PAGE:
National Foundation for Popular Culture | 3/10/2018 | Tenet: Something out of this World

Tenet: something out of this world

published on March 10, 2018

By Jaime Torres Torres
For National Foundation for Popular Culture

The esoteric and sublime; the love that liberates and the love that condemns; the divine contemplation; the elevation of the soul and the emancipation of the spirit are synthesized in a perfect way in the music of the quintet from Tenet, the attraction of the Casals Festival on the night of last Thursday, March 8, International Women's Day.

The privileged voices of the sopranos Molly Quinn and Jolle Greenleaf addressed a repertoire that spans from the Middle Ages to the present day. (Photo Jaime Torres Torres for National Foundation for Popular Culture)

Art of the Middle Ages, dating back to the sixteenth century, in a very high concert and, for most of the program, caressing and tender baroque beauty.

The harpsichord (Jeffrey Grossman), the viola da gamba (Lisa Terry) and the theorbo (a large lute played by Hank Heijink) accompanied the lyrical singers Molly Quinn and Jolle Greenleaf during a non-intermediate program, focused on ancient music , in its natural, pure, pristine and virginal state.

These artists, of international fame, some Grammy winners and applauded at the Carnegie Hall and the most prestigious concert halls in the world, evoked the muse and wit of Italian composers of the XVI and XVII centuries, such as Johannes Kapsberger, Tarquinio Merula, Claudio Monteverdi, Martino Pesenti, Richardo Rogniono, Luigi Rossi, Michelangelo Rossi and others whose works Tenet interprets in the recording and recitals of "El amante secreto".

The texts, interpreted in Italian, were within the reach of average comprehension, thanks to the free translations into Spanish included in the excellent hand program of the Casals Festival 2018.

The show began with "The Three Graces" (The Three Graces and Venus), resulting in a very dramatic clamor for the sub work "Regresar, besos amados" by Monteverdi. The text in Spanish is:

"Come back, beloved kisses
to give me back
my kisses life that my hungry heart thanks.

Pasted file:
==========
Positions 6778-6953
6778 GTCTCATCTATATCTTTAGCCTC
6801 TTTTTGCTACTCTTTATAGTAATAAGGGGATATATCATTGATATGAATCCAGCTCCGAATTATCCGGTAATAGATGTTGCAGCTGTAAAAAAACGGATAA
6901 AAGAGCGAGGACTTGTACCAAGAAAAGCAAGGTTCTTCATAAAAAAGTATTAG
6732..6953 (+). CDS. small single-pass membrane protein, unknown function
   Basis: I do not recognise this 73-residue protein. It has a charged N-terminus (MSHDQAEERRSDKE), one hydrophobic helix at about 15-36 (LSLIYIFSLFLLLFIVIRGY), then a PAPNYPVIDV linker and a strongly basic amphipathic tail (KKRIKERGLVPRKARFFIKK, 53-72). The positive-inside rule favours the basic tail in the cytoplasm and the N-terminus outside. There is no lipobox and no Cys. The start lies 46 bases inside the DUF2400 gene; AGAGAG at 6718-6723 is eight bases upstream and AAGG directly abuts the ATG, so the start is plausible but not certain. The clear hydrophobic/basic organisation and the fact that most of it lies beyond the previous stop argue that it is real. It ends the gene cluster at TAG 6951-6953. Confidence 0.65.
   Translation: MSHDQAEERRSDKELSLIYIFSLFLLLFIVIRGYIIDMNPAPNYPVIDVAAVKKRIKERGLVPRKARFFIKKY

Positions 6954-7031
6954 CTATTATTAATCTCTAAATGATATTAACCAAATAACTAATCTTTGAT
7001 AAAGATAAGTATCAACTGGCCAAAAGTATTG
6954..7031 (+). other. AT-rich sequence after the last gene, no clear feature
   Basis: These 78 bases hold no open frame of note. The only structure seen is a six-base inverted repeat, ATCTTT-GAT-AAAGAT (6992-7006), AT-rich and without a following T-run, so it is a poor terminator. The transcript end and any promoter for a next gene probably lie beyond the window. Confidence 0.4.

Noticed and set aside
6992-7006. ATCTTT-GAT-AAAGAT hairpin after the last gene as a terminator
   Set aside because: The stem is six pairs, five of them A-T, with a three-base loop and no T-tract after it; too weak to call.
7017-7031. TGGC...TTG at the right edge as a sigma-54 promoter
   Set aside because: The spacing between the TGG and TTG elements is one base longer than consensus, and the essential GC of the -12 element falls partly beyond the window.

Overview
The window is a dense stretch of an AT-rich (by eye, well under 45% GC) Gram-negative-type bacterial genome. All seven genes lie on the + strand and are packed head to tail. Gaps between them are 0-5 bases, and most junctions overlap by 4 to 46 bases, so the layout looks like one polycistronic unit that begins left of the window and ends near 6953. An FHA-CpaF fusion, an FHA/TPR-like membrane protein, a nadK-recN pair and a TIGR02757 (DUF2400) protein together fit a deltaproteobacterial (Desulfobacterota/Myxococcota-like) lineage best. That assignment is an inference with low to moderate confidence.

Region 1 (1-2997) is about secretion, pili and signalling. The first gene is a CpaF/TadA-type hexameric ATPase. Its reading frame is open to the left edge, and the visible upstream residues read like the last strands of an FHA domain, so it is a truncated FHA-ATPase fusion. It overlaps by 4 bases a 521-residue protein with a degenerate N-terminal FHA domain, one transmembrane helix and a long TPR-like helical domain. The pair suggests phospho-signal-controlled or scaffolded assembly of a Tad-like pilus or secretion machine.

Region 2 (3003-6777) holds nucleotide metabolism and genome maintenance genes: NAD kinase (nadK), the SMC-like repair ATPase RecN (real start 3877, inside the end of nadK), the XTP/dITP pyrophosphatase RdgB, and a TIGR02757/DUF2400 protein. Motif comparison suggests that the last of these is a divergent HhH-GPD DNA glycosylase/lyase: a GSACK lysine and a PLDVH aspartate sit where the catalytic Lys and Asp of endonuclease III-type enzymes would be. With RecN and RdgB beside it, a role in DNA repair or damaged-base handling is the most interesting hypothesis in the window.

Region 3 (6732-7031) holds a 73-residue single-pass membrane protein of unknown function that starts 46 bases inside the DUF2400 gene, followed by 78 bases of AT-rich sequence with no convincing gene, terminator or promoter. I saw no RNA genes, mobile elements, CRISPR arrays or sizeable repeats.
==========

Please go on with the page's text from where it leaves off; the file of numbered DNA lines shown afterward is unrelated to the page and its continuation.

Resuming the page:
Sweet bitterness that makes me languish
kisses of nectar and poison. 
Appease my intense desire
kisses in whose sweetness I
also find sighs ".

With the exception of the madrigals or sacred works in which the combination of harpsichord, viola da gamba and tiorda almost propitiate touching the Divinity, the program stands out in the melancholy of the lover who goes out of his way for unrequited love.

Jeffrey Grossman in the harpsichord celebrated the brilliant presentation of the Tenet set at the Festival. (Photo Jaime Torres Torres for National Foundation for Popular Culture)

The musical experience, too, is extraordinary by transcriptions of virginal annotations, conceived outside the avatars of subjectivity.

In "Ardo, but I do not dare", "My thoughts struggle" "Heraclitus in love" and others it is a delight to listen to the duets, melodies and lines in counterpoints of the sopranos Quinn and Greenleaf.

I must confess that in little more than 30 years of coverage of artistic and musical events in the Puerto Rican Nation, I was never part of a musical proposal so genuine and rewarding.

Tenet is something out of this world.

Sounds of the Middle Ages perpetuated from the pentagram beyond the calendars, with all the luggage of spirits that vibrate in time and transcend spaces and geographies.

The indecipherable and inexperienced; the unknown and strange; Perhaps from an ancestral latitude it has echoed in some corner of the DNA, revealing vestiges of the memory and primordial passion that advances with the centuries. And it ends up feeling, understanding and enjoying because in its essence we also beat it.

Tenet said goodbye with the lyricism of "Danza de la Vida", which dates back to 1657, but whose author is anonymous.

"Life is a dream
that seems pleasant. 
But the pleasure is short: 
we all have to die.

They are not worth medicine, the machine does not help, 
there is no cure: we all have to die.

We die singing; we die playing the sistro
or the zampoña; we all have to die

We die dancing, drinking, eating. 
With this carrion, we all have to die. "

The viola da gamba in the hands of Lisa Terry and the theorbo performed by Hank Heijink completed the magic evening of the whole of the city in the Sala Pablo Casals. (Photo Jaime Torres Torres for National Foundation for Popular Culture)

A pity, however, that Tenet went unnoticed at the Casals Festival. Where is the audience that has traditionally supported this prestigious event?

The Pablo Casals Symphony Hall seemed a desert, but Tenet, in addition to its virtuosity and majesty, sang in Fine Arts with the same commitment of Carnegie Hall and the Metropolitan Museum of Art.

There is no doubt that he will be remembered for much among the best of the Casals Festival 2018. Hopefully it will be repeated. Meanwhile, it is possible to relive the dreamy experience of Thursday by listening to their albums "A Feast For The Senses" and, of course, "The Secret Lover".

Are you ready?

Beth Beauchamp

Having worked as a professional musician, a music-educator, and the Executive Director of a number of non-profit arts organizations, Beth has over 10 years of experience in catering to the unique needs of artists. Beth believes that the talent, education, and skill-sets of her clients have inherent worth. As a passionate artist advocate, she aims to help her artists improve the quality of their own lives by encouraging them to honor the value of their own work, and by creating materials which allow them to champion their art with confidence. Equally interested in building community, Beth aims to create a roster of artists who are excited to support and collaborate together.